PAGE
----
Homeopathic Childrenʼs Ward 1919 - 1922
Student Health Services 1922 - 1940
Museum Annex 1940-

Homeopathic Childrenʼs Ward 1919 - 1922

The Childrenʼs Ward of the Homeopathic Hospital was completed in 1919 at a cost of $32,322.41. The building was constructed by the Department of Building and Grounds and consisted of three floors. It was occupied as a Childrenʼs Ward until 1922.

Student Health Service 1922 - 1940

In 1921 the Student Health Service was made a unit of the new Division of Hygiene and Public Health. Before that time, the Health Service was housed in a house on Ingalls Street. In July of 1922, the Health Service took over the building which had served as the Childrenʼs Ward of the Homeopathic Hospital.

The entrance to the main building opened into a hall, on the left side of which were three offices for doctors and one for the dispensing nurse. Farther down the hall, opposite the entrance, was a large main room containing the business office and files for student records. Opening off this room, at the east, was a patientsʼ waiting room and, surrounding it, on the north and west, were offices and examination rooms for the various Health Services physicians.

Just inside the main entrance a stairway led to a second-floor room occupied by the nurse supervising the infirmary. At the east end of the building was a ward for women students and on the west, a ward for men.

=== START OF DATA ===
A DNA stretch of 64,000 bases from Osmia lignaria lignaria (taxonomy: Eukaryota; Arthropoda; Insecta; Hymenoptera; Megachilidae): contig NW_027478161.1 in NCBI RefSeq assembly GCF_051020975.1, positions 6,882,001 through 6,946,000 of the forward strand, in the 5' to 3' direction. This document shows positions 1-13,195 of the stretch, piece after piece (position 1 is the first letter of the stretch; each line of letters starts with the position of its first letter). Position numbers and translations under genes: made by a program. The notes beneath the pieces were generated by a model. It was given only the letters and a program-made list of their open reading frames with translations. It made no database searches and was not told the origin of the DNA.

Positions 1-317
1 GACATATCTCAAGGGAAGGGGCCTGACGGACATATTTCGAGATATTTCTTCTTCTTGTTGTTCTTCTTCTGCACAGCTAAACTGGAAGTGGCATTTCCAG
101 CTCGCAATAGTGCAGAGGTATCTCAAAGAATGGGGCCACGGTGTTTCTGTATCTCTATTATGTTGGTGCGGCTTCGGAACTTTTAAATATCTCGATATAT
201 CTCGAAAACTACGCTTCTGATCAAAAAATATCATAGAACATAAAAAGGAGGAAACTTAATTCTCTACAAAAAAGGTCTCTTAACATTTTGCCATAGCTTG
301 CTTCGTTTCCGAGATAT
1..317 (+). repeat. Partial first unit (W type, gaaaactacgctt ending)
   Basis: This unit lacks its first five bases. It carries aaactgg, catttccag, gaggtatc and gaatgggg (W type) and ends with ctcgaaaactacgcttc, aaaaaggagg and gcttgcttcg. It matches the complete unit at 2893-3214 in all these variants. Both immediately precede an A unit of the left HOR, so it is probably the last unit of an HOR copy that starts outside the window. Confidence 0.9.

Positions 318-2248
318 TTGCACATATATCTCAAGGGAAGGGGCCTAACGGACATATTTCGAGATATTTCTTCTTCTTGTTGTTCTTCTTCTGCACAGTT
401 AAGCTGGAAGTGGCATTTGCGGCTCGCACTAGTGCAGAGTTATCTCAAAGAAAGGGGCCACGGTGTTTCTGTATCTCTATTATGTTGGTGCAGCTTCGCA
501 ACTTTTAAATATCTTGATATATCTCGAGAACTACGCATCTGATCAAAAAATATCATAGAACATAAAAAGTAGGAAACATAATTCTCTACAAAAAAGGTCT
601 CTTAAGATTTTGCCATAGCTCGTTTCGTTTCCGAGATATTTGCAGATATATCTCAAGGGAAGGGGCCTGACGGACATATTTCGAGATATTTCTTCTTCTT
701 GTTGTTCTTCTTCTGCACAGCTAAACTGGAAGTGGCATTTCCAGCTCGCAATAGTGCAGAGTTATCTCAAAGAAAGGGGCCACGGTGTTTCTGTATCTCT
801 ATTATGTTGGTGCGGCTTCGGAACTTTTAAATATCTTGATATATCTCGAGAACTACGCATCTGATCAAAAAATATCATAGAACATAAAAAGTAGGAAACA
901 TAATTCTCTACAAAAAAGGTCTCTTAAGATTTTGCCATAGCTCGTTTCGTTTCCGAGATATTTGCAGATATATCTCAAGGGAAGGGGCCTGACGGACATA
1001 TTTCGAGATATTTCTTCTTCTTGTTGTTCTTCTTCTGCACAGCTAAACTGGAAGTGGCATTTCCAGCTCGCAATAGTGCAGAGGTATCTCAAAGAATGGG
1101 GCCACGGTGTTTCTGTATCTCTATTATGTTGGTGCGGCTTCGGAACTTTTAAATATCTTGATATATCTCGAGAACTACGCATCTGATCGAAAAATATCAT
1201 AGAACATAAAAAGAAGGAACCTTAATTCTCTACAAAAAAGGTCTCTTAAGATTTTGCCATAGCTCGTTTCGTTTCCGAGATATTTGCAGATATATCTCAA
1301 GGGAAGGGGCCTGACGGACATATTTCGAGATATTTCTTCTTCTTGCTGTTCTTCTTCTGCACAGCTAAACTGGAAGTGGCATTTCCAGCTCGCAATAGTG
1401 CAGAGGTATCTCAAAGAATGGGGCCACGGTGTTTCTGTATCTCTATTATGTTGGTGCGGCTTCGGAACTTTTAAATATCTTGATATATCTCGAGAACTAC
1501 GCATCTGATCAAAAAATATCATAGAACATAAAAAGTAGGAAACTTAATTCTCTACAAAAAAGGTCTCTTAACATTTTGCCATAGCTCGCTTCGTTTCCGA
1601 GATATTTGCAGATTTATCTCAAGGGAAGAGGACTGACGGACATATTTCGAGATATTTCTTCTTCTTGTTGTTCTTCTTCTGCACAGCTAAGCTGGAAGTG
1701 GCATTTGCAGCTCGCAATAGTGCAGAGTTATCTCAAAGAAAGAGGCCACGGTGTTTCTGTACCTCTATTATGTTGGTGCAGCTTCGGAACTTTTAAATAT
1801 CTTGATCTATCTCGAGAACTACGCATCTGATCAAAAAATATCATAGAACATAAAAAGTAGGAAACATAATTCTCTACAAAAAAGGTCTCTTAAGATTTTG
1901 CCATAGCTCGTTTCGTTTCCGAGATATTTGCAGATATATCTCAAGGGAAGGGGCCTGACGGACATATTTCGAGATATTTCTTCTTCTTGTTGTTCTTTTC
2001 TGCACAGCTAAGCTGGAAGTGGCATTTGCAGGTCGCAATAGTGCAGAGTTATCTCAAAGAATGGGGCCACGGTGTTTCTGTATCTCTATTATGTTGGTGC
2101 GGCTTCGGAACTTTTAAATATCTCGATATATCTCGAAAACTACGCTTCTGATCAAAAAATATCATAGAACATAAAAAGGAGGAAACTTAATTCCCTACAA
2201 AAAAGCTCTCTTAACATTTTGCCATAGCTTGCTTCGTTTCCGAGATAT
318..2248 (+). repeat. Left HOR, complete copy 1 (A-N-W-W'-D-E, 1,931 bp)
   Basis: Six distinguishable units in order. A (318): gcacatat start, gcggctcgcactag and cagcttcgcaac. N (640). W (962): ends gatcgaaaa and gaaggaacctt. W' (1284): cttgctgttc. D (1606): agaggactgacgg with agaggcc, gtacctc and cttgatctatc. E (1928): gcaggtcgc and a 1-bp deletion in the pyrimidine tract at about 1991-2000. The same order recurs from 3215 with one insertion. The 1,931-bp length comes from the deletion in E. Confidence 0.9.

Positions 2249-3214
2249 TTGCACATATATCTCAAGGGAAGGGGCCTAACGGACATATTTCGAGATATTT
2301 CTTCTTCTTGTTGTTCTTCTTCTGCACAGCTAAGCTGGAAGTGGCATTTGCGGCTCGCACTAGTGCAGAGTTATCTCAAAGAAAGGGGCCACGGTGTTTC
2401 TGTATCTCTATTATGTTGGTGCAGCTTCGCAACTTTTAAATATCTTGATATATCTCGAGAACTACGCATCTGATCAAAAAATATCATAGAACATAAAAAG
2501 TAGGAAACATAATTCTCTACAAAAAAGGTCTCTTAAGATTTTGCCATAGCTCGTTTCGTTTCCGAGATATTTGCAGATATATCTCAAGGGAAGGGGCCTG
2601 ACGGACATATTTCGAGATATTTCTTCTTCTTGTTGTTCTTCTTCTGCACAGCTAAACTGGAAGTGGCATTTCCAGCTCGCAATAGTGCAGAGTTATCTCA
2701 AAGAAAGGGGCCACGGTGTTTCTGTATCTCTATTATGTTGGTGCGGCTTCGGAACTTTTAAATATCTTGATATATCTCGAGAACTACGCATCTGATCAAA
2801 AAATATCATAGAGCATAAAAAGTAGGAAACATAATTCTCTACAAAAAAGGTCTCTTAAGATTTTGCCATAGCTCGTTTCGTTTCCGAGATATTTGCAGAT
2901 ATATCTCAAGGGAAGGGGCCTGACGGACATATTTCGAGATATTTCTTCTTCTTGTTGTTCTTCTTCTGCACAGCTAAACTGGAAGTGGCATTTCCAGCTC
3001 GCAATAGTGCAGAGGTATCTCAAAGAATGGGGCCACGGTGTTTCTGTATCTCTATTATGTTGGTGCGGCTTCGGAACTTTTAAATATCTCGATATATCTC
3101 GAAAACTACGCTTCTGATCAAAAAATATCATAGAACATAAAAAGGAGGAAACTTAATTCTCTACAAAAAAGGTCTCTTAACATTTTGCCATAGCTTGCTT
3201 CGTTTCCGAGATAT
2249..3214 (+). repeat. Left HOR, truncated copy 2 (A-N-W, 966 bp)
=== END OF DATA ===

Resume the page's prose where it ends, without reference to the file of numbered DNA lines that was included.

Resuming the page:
The basement, which was partly above ground, housed the X-ray, pharmacy, and cashierʼs offices at the front, and a laboratory at the rear. The basement was connected by a corridor with the basement of the old Homeopathic Hospital, which housed the eye, ear, nose, and throat and allergy clinics of the Health Service. At the rear were a dietitianʼs office, dining rooms, and a kitchen.

In 1928, because of a larger staff, improved service, more space, and more adequate equipment were badly needed. Funds were made available which permitted expansion on the ground floor of the former Homeopathic Hospital. This space was used for a small waiting room, two physiciansʼ offices, and extended facilities for physiotherapy. New furniture, modern equipment, and X-ray facilities were also installed.

With the completion of the new Health Service Building in 1940, the old Health Service Building was taken over by the University Museums.

Museum Annex 1940 -

In 1940 the building was taken over by the University Museum and was named the Museum Annex. The larger part of the space, comprising the entire second floor and some rooms on the third floor and in the basement, housed the Institute of Fisheries Research of the Michigan Department of Conservation, which formerly occupied very congested quarters in the University Museum Building. The remaining space was used by the Great Lakes Laboratory of the United States Fish and Wild Life Service, the University Herbarium, the Museum of Paleontology, and the Laboratory of Vertebrate Biology,

Wilfred B. Shaw (University of Michigan: An Encyclopedic Survey, p. 1692)